Review: Sherlock – The Final Problem

So here it is, finally, my review of episode three. Hope you enjoy.

Series four of Sherlock concludes with dark secrets from the past, a threat from beyond the grave and a Saw-meets-Crystal Maze-style series of challenges for the Baker Street boys to wrap their heads around.

*WARNING – Spoilers for all previous episodes – minor spoilers for this episode*

Written by both Mark Gatiss and Stephen Moffatt this time around, The Final Problem is the only word-for-word title the pair have taken from an original Holmes story but features an entirely new narrative. The original is basically the final events of The Reichenbach Fall, with Holmes and Moriarty duelling on the edge of a cliff, and falling to their deaths, into the Reichenbach waterfall. This modern take on The Final Problem is something entirely new and exciting, unlike any other episode of the show.

After the shocking reveal of Eurus and the cliffhanger stand-off between her and John at the end of the last episode, a house of horrors spoof through Mycroft’s lair was the last thing I expected to see, to say the least.

I found the detour, executed by little brother and his companion, both creepy and amusing, but on reflection, it does seem to be a distraction to the minor plot hole of John’s miraculous escape from Eurus. How he came to be released, unharmed, I guess we’ll never really understand. On a positive note, this scene was definitely an inventive introduction to Mycroft being a key player in this episode as well as a unique view of the more personal and relaxed side of his character, which we’ve yet to properly see throughout the series.

Following this, and throwing us into Eurus’ deadly game, is a tense moment for Sherlock, John and Mycroft and a shocking explosion which devastates their Baker Street flat. This moment is really what propels the episode forward, forcing the characters to finally address the issue of Eurus and Moriarty’s posthumous plan.

Then we come to Sherrinford. Which, in one of this series’ many plot twists, turns out not to be a person or the secret Holmes brother many speculated, but a place. Specifically, a  high- security facility for criminals where Mycroft has been keeping their super-smart-sister on lockdown. I thought this element of the episode was maybe even more James Bond-y than the moaned about action sequences in The Six Thatchers, although it did make for an interesting new setting.

It’s also here that Sherlock is really tested, his emotions in particular literally blinding him during Eurus’ first trick as well as later throughout her series of challenges. We see him clearly warring between his sensitive heart and logical brain both to save and protect people he loves and to satisfy his need to be right by solving her puzzles.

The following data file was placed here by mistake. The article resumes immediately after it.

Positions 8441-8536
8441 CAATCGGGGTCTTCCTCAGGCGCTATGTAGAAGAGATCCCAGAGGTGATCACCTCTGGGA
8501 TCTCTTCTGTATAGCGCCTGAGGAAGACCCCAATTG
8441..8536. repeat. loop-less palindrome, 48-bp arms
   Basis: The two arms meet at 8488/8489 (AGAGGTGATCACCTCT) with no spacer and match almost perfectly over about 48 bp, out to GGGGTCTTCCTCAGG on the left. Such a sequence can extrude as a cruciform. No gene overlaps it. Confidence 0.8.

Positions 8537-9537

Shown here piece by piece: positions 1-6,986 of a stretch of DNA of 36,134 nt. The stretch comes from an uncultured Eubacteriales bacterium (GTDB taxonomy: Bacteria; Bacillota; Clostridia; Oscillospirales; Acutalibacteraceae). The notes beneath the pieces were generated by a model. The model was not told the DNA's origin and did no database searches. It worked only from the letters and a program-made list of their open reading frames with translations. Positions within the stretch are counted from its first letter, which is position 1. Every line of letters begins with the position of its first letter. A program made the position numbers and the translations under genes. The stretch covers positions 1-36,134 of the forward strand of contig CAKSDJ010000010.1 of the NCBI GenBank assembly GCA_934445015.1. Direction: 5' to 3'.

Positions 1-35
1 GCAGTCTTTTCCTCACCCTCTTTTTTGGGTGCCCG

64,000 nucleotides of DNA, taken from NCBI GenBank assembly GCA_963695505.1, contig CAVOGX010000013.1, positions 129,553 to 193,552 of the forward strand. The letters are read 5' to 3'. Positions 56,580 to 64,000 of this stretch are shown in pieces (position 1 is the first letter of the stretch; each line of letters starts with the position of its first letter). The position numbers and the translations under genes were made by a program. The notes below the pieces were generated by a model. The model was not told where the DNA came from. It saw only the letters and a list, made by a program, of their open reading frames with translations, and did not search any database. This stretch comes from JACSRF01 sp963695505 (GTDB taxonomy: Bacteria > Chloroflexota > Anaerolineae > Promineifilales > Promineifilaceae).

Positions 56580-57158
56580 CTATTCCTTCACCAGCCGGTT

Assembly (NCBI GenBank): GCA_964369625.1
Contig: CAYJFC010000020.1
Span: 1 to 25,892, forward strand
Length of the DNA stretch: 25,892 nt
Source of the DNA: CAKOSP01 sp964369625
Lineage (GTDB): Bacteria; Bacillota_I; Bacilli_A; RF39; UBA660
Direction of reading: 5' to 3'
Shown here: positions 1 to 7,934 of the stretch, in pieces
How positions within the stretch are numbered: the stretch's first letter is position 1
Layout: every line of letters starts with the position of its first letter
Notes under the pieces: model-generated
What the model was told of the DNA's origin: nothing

Moffatt and Gatiss’ writing here continues to astound me, how their imagination works to think up these scenearios  and mysteries while still finding time for character development is outstanding. All this while continuing to inject classic Holmes references, the most obvious being the three brothers from The Adventure Of The Three Garridebs and the last riddle Sherlock must solve, taken from The Adventure Of The Musgrave Ritual.

This conclusion to Eurus’ game and the final missing piece of Sherlock’s memory is shocking and disturbing, if slightly bizarre with his repressed memories, but does give us interesting insights into Sherlock’s childhood and personality. One thing I enjoy about Sherlock is the steady character development over the series, but in particular with this episode, getting to know and understand the detective himself on a deeper level.

The last episode (possibly ever!), of the fourth series of Sherlock, ends on a strange note, both a high and a low for fans like myself.

If you’ve read either of my previous Sherlock reviews, you might have guessed that I’m just slightly biased towards it, what with generally loving both the show and anything Benedict Cumberbatch does. While many apparently hated it, and criticised the writing and narratives among other things, I honestly enjoyed it. In fairness to the writers, it was everything they said and promised it would be; witty, dramatic and an emotional rollercoaster.

In its way, the end sequence was the perfect send off for the show; Sherlock, John, Baker Street and a lifetime full of excitement and possibilities.  I just really hope this isn’t the last we see of this brilliant duo, the 21st century Baker Street boys.

Sherlock series four is available to buy now on DVD and via digital download.

What did you think of this episode and this fourth season of Sherlock as a whole? Also, comment your own episode ranking, I’d love to see how everyones compares! Here’s mine:

  1. A Scandal In Belgravia
  2. The Lying Detective
  3. The Sign of Three
  4. The Reichenbach Fall
  5. The Hounds of Baskerville
  6. The Great Game
  7. A Study In Pink
  8. His Last Vow
  9. The Empty Hearse
  10. The Final Problem
  11. The Six Thatchers
  12. The Abominable Bride
  13. The Blind Banker




Author: Leanne Richards

22-year-old writer and aspiring filmmaker from Cardiff

2 thoughts on “Review: Sherlock – The Final Problem”

  1. Wonderfully written! I do so hope this isn’t the last we’ve seen of them. *fingers crossed* Sherlock is a brilliant show, I love it. And of course, it’s starring Benedict Cumberbatch. What’s not to like? xD And now, I’m off to read the rest of your reviews!


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